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How the F1 pie is shared

Formula 1 does not like to talk about money. The sport is wallowing in greenbacks but it is not considered good form to discuss such things. Joe Saward writes. Graphic: The evolution of the F1 car(1950-2012)

india Updated: Oct 24, 2012 01:45 IST
Joe Saward

Formula 1 does not like to talk about money. The sport is wallowing in greenbacks but it is not considered good form to discuss such things.

"A gentleman should not talk about money nor about last night," said Bernie Ecclestone recently when asked about the financial terms of his new deal with Singapore.

It is a rare thing to find someone who has made a vast fortune and who is not ostentatious about his wealth. There is all too often the need to show off, which subsequent generations learn to avoid. Bernie has all the trappings, of course, and he spends his life talking about money, but he does not like doing it in public…

And yet, for those who are on the outside, their noses pressed up against the window of F1, part of the lure of the sport is the money. What we do not know when we watch a race is how much the victory is worth. There is no answer to that. The secret of F1 prize money is that a win can be worth $10 million or it can be worth nothing, but explaining how that works is not an easy thing to do. It does not help that the numbers change each year, because the prize money is based on the revenues generated by the Formula One group.

What we do know for a fact - thanks to company returns - is that in 2011, the 12 F1 teams had a prize fund that was worth in the region of $700 million, divided between the top 10 teams. How this is divided up is hidden away in a confidential document called the Concorde Agreement. Some details of this have leaked over the years, but who knows which version of the document is right.

Scuderia Ferrari is the sport's oldest team and it enjoys the highest profile and the biggest fan base. It has used these factors over the years to negotiate more money out of the sport. The current deal gives the Italian team a two-and-a-half per cent share off the top of the total prize fund. There are some who call that an unfair advantage because, based on 2011 figures, that gave Ferrari $17.5 million more than the others.

The Two Funds
The current structure rewards both attendance and results. This is achieved by dividing the fund in half, creating two funds: known as Column 1 and Column 2. Based on the figure of $700 million, minus the Ferrari money, the fund is worth $682.5 million. Thus each Column has a fund worth $341.25 million. Column 1 pays out equal shares to the top 10 teams in the World Championship, if they have been in the top 10 for two of the last three seasons. If only nine teams qualify for Column 1 status, then the fund is divided by nine. This year, there are 10 teams included and they thus pick up $34.2 million apiece.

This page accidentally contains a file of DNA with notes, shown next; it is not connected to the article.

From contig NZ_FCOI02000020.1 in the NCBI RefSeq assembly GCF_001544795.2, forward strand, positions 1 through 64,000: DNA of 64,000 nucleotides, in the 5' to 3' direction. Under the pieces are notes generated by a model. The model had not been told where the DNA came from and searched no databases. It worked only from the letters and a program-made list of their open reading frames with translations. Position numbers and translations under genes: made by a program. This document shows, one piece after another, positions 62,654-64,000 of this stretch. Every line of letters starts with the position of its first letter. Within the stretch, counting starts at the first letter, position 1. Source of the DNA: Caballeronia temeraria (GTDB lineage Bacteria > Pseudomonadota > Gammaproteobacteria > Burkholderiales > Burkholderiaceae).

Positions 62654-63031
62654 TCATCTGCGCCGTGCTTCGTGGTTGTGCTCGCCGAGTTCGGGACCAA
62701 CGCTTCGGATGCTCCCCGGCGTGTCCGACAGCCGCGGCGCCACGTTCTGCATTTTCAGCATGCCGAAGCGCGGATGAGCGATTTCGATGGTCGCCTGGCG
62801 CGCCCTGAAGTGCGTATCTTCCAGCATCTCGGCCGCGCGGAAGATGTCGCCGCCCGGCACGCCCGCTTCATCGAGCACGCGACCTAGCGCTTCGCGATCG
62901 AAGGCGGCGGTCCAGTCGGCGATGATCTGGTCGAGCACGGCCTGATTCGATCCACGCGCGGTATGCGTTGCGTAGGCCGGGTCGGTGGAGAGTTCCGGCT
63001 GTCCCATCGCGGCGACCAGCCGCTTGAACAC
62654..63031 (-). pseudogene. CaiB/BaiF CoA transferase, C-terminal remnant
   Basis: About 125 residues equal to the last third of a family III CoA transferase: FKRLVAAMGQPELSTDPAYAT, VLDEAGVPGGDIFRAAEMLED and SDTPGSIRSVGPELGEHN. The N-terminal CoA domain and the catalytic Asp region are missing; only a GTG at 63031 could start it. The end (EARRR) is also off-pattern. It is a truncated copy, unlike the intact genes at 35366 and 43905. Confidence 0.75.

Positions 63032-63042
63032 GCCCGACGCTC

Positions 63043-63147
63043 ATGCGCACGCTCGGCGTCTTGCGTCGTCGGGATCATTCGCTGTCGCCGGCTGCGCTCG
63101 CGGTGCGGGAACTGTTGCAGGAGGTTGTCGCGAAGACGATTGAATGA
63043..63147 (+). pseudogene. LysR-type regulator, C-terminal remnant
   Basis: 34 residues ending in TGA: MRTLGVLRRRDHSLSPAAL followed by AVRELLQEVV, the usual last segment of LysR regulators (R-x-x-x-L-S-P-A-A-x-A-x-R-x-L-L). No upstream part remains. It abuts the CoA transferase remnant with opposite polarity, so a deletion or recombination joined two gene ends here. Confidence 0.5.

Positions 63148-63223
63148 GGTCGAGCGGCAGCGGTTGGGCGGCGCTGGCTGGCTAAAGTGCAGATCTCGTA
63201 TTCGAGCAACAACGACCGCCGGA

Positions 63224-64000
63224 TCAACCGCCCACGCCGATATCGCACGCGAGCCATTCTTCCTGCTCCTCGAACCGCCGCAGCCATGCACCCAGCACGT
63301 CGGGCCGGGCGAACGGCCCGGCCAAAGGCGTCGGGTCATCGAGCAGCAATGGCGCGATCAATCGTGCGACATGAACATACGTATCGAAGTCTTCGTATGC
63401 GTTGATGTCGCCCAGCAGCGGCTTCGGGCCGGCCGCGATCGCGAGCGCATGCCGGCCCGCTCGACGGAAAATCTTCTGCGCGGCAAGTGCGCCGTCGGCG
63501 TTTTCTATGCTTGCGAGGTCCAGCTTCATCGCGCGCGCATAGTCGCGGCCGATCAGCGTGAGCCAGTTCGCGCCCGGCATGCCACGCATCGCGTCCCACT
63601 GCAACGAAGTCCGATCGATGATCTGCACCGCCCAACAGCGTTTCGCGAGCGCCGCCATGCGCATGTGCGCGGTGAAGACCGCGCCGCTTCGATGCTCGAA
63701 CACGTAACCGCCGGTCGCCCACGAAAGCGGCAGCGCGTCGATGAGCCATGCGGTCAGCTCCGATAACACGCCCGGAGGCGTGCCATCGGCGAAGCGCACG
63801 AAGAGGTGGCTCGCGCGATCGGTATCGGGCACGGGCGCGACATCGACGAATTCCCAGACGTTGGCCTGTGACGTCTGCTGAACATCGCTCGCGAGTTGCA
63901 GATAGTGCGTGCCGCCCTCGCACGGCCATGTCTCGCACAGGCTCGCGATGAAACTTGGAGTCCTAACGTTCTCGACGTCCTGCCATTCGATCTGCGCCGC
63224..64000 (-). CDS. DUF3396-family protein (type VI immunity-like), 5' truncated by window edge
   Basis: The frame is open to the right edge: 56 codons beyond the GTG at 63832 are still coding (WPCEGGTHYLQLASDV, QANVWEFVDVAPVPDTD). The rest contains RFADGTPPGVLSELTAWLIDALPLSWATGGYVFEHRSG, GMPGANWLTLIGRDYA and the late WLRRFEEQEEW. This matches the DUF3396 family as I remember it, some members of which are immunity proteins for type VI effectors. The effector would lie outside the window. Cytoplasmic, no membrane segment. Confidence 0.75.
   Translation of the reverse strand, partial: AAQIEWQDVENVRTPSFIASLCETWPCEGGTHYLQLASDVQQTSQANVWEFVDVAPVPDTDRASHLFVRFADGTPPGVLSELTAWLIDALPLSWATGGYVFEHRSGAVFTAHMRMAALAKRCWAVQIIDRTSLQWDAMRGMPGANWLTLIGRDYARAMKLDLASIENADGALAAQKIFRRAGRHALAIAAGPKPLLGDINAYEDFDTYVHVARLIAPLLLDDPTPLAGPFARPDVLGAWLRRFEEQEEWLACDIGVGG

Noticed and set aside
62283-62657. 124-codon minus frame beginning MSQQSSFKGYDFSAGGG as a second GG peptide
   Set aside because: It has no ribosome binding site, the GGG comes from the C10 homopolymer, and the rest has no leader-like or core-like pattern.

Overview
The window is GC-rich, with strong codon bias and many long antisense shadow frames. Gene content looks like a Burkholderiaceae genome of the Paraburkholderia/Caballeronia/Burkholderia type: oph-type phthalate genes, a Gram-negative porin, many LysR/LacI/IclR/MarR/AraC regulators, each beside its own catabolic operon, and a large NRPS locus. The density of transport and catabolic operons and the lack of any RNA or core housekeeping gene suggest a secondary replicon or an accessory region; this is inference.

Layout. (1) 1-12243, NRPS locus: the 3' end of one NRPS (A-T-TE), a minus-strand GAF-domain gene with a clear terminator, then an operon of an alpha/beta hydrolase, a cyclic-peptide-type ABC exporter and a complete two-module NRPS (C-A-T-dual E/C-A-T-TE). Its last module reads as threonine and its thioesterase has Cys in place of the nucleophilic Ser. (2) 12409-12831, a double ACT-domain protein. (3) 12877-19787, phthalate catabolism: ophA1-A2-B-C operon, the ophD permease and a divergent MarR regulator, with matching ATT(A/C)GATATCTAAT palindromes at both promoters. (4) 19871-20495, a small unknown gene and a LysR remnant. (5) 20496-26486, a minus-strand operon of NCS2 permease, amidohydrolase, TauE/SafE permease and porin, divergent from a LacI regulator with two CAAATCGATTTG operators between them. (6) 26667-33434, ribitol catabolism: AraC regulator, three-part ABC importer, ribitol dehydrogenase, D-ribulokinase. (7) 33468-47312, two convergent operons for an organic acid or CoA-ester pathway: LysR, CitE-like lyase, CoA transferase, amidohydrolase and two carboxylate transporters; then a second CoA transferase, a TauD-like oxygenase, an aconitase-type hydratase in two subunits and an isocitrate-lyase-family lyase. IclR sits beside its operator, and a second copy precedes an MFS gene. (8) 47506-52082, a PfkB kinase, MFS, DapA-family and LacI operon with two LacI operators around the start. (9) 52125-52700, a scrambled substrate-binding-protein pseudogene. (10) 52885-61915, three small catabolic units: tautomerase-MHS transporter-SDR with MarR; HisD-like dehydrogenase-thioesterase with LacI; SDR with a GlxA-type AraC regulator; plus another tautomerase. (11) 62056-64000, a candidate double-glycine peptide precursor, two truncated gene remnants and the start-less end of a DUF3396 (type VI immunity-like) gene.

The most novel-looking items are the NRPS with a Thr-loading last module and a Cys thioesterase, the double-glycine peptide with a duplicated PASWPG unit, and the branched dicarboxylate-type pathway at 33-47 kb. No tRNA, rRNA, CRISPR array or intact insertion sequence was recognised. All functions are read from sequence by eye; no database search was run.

Column 2 is more complicated and divides the fund on the basis of performance, with the champions getting 19 per cent and the other nine teams picking up 16, 13 11, 10, nine, seven, six, five and four per cent respectively.

Thus, one can calculate that in 2011, the champions, Red Bull Racing, would have picked up nearly $65 million from Column 2, plus $34.5 million from Column 1, giving the team prize money of nearly $100 million. One might work out that the team scored 650 points and thus one might argue that a point is worth around $150,000 and thus a victory is worth nearly $4 million, but the figures are constantly changing.

Finishing second is quite an achievement, but when you do the sums, you can work out that McLaren made $88.6 million, so the difference between first and second place was a whopping $11.4 million. Because of its special status, Ferrari actually earned more prize money last year than McLaren, despite finishing behind its longtime rival - the Italians getting $17.5 million, plus $34.5 million plus $43.8 million, giving a total of $95.8 million. The key is that it is all about the final result, rather than about the individual race wins.

With fourth place worth $71.5m; fifth $68.1m; sixth $64.7; seventh $57.8; eighth $54.4; ninth $51m and 10th $47.6 milllion, one can work out that jumping from third to first in a year is worth more than $20 million in additional prize money. The leap from third to fourth is $6.8m; fourth and fifth $3.4m; fifth and sixth $3.4m; sixth and seventh $6.9m; seventh and eighth $3.4m; eighth and ninth $3.5m; and ninth and 10th $3.4m.

Tenth place in the Constructors' right now is dependent on a 12th place. If Narain Karthikeyan was to finish 11th in his HRT this weekend, that would be worth something like $12 million to the team.

Not bad for one afternoon's work.

Graphic: The evolution of the F1 car(1950-2012)